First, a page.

Evolving the nature of multifactor authentication

When it comes to multifactor authentication, the factors we use may be evolving, and there may be other options.
5 April 2023

Multifactor authentication – hackable, but evolving?

In the wake of Twitter’s announcement that it would be turning off multifactor authentication for users who didn’t pay it money to become Twitter Blue subscribers, much of the social media community went into apoplectic meltdown over the security of its accounts being essentially “held to ransom.”

But there are significant alternatives available to multifactor authentication – and also, significant new options to multifactor authentication as we’ve known it so far. We spoke to Field CISO, EMEA at VMware, Scott McKinnon, to explore not only the available options, but also the underpinning philosophy behind a move beyond multifactor authentication.


Multifactor authentication has been seen as a panacea for security. Certainly, industry sighed with relief when it became a commonplace reality. Is it not that sort of panacea? And if it isn’t, why isn’t it, and what can hackers due to compromise it?

Generally, it has been a good thing. Anything that moves us away from relying upon individuals to remember which username for which particular site they had, and the password that they use for that, is a good thing, because as we know, people tend to take shortcuts and use the same passwords across different sites. So anything that raises the security bar a bit from that is a good thing.

However, as with all things, it’s always an arms race where, you know, once the level of defense has become higher, the attackers have to try different techniques to get around it, and multifactor authentication has not been immune from that.

So there have been compromises on channels that provide the second factor in particular.

Social engineering, and other attack-forms.

What we’ve seen are social engineering attacks, where individuals have been targeted and they’ve been tricked into revealing their credentials from whichever method they’re using.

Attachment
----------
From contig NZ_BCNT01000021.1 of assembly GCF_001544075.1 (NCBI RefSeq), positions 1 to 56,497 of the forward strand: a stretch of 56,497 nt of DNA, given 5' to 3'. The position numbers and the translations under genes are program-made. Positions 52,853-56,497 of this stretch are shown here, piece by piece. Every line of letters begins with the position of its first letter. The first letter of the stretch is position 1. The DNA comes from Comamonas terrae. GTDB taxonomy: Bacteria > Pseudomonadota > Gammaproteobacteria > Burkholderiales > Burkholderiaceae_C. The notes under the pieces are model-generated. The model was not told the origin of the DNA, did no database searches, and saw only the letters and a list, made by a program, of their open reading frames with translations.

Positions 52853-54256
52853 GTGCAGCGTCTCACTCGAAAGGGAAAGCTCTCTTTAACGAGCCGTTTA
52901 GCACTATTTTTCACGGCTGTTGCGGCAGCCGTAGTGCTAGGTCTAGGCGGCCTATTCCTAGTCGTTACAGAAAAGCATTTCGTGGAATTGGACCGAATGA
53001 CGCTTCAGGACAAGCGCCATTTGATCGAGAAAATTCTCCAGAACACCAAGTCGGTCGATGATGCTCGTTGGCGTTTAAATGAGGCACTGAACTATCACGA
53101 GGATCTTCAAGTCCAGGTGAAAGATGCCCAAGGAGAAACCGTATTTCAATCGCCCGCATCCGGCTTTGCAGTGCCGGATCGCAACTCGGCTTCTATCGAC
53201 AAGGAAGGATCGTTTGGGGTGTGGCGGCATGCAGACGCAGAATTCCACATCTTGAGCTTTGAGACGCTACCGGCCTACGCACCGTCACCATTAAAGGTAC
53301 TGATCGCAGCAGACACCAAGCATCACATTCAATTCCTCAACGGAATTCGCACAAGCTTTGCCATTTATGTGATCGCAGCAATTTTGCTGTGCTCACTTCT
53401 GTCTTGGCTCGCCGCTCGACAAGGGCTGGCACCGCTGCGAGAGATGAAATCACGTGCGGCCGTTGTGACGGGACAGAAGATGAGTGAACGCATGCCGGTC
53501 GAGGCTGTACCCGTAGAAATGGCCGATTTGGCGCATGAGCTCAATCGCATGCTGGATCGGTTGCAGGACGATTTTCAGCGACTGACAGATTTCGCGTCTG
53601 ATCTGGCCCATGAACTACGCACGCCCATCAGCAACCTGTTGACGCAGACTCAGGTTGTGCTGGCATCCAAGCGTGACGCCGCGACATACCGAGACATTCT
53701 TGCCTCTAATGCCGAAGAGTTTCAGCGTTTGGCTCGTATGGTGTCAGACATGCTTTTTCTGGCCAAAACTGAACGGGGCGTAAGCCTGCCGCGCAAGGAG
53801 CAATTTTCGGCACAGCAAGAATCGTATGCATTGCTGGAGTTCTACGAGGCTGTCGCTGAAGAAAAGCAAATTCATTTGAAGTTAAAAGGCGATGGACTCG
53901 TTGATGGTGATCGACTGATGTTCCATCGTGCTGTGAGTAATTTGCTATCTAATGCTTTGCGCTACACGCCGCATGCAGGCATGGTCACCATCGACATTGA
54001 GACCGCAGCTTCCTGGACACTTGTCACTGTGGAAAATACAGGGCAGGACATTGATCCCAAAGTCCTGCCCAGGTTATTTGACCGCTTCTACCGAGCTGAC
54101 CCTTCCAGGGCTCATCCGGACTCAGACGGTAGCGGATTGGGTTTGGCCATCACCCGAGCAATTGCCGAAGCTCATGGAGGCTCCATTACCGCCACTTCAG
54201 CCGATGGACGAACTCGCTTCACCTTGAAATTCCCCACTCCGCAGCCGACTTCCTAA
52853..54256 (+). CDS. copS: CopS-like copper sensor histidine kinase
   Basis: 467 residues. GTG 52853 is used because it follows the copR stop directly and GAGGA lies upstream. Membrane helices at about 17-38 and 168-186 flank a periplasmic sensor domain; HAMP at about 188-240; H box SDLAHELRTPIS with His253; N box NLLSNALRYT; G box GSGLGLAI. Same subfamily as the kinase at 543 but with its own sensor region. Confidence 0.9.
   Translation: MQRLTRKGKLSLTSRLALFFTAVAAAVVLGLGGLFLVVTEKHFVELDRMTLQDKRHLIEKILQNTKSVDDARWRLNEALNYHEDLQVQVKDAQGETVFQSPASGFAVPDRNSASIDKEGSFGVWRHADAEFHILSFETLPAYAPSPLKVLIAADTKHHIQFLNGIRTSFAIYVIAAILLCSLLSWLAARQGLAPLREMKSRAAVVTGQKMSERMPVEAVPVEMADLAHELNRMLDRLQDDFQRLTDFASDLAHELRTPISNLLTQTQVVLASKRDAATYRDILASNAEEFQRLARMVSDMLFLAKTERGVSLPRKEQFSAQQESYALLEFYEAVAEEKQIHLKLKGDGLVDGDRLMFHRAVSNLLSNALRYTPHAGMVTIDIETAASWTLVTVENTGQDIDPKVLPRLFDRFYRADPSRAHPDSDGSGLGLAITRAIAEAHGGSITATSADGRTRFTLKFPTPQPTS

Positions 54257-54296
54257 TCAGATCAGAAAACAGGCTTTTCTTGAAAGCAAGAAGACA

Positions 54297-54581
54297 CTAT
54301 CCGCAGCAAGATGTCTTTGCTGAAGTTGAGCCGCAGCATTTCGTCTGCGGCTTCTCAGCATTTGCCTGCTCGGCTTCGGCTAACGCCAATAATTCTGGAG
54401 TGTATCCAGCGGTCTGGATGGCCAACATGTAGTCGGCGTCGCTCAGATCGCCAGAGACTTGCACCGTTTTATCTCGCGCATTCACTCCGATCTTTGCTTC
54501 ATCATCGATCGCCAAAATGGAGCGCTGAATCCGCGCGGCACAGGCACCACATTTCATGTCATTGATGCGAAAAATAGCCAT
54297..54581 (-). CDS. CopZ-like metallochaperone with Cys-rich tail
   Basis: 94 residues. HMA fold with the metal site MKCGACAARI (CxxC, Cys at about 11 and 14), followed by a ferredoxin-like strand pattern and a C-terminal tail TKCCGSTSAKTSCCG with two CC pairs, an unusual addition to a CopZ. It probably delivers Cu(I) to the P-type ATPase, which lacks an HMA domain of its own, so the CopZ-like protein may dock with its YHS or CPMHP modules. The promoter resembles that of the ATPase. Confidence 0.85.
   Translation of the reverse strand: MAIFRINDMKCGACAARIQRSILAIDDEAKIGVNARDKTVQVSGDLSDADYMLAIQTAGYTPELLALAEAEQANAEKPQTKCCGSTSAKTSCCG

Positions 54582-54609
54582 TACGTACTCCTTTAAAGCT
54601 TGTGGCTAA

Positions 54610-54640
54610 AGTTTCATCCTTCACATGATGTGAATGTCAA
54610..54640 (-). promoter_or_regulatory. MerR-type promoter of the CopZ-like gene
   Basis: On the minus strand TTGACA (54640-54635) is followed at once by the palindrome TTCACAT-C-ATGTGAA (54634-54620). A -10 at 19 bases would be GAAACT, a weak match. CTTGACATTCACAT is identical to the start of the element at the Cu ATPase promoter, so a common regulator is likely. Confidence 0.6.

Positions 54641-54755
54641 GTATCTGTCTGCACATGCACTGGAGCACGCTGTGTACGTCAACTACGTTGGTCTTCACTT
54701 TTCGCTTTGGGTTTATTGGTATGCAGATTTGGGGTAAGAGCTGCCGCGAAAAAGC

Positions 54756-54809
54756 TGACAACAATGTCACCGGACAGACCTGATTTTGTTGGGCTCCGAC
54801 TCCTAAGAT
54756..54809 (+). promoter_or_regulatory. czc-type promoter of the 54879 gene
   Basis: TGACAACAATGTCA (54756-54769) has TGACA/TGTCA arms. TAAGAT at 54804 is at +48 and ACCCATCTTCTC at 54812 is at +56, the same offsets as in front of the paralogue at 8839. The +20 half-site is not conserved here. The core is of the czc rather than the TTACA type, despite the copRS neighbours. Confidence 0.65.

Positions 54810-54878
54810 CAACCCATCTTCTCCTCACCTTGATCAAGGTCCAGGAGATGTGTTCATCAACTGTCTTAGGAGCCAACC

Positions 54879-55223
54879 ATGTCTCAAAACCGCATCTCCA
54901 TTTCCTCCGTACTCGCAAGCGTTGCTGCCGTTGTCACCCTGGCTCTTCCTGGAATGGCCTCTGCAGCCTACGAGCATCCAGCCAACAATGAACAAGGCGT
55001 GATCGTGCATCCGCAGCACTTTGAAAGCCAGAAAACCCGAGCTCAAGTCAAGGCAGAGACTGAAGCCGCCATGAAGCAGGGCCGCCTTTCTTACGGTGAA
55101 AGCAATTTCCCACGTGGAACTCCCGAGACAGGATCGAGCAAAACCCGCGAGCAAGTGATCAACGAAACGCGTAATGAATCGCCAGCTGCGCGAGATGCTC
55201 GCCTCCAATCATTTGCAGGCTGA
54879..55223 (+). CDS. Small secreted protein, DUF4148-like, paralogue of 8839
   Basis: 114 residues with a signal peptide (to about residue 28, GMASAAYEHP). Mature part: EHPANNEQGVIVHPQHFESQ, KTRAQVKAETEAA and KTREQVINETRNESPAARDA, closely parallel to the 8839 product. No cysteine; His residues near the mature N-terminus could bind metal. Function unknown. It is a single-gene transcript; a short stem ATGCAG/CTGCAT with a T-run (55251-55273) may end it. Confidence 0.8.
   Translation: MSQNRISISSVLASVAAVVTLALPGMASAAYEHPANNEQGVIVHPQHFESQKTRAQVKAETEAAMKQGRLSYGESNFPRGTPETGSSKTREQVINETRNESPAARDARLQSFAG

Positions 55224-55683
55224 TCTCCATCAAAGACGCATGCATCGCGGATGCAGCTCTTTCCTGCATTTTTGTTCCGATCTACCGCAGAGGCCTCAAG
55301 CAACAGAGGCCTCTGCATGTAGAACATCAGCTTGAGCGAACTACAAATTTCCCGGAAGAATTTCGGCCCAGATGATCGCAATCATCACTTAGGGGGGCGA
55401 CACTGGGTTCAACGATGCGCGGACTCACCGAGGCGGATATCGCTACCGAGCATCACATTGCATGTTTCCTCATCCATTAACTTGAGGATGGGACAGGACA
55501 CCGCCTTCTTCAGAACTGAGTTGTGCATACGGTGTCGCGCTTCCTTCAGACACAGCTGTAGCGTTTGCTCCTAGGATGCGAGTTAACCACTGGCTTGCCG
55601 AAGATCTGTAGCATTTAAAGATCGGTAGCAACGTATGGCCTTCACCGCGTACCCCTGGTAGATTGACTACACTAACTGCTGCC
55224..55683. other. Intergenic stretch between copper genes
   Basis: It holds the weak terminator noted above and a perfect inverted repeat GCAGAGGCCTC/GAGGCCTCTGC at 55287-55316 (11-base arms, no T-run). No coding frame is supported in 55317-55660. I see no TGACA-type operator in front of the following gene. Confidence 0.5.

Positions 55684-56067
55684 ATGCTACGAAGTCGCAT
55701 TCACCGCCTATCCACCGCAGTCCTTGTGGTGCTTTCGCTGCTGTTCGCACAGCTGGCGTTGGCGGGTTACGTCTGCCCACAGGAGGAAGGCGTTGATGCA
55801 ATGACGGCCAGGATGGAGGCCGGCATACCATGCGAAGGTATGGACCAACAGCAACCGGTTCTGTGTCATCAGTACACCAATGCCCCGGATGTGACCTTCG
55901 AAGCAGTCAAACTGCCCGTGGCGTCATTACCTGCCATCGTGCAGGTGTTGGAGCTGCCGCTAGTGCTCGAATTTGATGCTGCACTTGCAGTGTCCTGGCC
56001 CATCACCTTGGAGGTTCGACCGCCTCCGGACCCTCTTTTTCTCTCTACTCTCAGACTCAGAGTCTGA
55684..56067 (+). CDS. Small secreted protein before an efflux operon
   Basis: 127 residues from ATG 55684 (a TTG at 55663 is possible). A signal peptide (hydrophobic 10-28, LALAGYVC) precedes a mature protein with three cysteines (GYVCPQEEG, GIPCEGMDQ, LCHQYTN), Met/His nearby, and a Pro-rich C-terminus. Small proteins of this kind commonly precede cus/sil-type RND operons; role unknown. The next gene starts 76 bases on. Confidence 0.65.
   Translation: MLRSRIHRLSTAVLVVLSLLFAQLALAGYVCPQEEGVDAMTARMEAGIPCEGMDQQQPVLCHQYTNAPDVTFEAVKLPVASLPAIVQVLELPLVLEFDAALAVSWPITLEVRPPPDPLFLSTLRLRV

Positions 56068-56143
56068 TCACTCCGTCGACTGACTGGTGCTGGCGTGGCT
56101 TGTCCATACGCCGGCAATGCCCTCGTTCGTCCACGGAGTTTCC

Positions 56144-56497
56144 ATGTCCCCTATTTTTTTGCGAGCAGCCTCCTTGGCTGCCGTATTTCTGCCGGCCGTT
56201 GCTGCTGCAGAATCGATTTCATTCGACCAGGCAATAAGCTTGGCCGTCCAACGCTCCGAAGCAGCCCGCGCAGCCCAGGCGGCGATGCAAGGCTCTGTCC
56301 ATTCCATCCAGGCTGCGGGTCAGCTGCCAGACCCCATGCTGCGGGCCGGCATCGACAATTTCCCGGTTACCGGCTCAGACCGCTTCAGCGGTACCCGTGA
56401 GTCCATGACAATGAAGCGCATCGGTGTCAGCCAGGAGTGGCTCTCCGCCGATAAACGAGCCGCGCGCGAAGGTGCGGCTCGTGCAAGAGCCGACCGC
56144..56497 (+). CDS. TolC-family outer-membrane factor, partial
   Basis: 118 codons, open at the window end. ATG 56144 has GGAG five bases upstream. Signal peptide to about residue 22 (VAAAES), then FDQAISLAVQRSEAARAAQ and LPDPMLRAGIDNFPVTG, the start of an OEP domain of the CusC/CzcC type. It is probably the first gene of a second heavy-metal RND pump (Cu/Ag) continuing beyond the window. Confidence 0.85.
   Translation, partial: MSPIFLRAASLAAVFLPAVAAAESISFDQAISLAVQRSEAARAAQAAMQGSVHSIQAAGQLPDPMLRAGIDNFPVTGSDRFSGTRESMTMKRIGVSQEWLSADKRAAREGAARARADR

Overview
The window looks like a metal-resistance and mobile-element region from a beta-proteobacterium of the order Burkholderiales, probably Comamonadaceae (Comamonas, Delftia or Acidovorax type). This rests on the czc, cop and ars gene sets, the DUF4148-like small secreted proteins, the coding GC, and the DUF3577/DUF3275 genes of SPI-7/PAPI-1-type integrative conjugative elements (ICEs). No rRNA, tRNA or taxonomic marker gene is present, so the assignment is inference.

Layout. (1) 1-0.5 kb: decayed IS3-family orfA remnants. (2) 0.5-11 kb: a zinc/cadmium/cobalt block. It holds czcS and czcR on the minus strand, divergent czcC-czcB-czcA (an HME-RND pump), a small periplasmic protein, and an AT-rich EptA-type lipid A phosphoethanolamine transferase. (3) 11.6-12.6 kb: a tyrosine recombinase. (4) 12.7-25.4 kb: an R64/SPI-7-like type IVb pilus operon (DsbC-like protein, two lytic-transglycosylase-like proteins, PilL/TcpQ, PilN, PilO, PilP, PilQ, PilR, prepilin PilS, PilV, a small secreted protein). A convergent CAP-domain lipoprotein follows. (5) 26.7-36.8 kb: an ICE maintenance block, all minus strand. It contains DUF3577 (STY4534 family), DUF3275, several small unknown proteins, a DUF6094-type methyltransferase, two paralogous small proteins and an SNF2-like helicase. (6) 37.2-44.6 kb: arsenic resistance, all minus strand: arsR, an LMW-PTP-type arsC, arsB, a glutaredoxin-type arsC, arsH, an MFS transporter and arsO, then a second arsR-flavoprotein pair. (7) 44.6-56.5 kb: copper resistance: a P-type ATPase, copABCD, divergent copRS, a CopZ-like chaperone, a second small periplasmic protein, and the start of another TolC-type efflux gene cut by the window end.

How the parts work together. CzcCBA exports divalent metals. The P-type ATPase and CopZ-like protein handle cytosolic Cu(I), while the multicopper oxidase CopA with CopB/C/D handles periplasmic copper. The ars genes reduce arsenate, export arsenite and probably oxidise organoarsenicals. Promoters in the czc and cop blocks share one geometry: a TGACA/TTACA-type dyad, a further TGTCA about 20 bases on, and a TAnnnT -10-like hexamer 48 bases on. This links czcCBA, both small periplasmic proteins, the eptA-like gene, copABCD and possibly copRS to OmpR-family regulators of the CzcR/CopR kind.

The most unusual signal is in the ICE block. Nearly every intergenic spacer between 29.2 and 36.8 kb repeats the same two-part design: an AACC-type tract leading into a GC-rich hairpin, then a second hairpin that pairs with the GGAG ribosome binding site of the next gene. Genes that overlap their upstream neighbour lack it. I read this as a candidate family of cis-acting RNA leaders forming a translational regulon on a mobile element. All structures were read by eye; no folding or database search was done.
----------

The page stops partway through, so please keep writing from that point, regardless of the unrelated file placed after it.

We’ve also seen attacks where just phishing has been used; targeted email attacks where individuals are encouraged to either click on a message or click on a link. There’s also the possibility of adversary-in-the-middle attacks, where somebody is actually sitting in between, able to impersonate one side of the communication to the other.

Those things have definitely weakened the appeal of multifactor authentication. But in particular, to focus on SMS two-factor authentication, there have been a couple of issues that have arisen with that, especially with the duplication of SIMs, whereby the attacker can then effectively receive SMS messages from the legitimate user.

There are also more sophisticated hacks where bad actors have actually gone and compromised the mobile phone provider and being able to associate their SIM card with the victim’s number.

So multifactor authentication has not been without its challenges, but for sure, it’s generally been a good thing to have.

A range of other options.

Is its time over and done with now?

I don’t really think so. I think that what we need to do is think about those multiple factors and acknowledge that there are different ways to do it. SMS has been one of those ways, but there are there are many others, so we’ve seen the development of things like multifactor authentication apps, and multifactor authentication hardware devices. You know, there are many examples of hardware keys.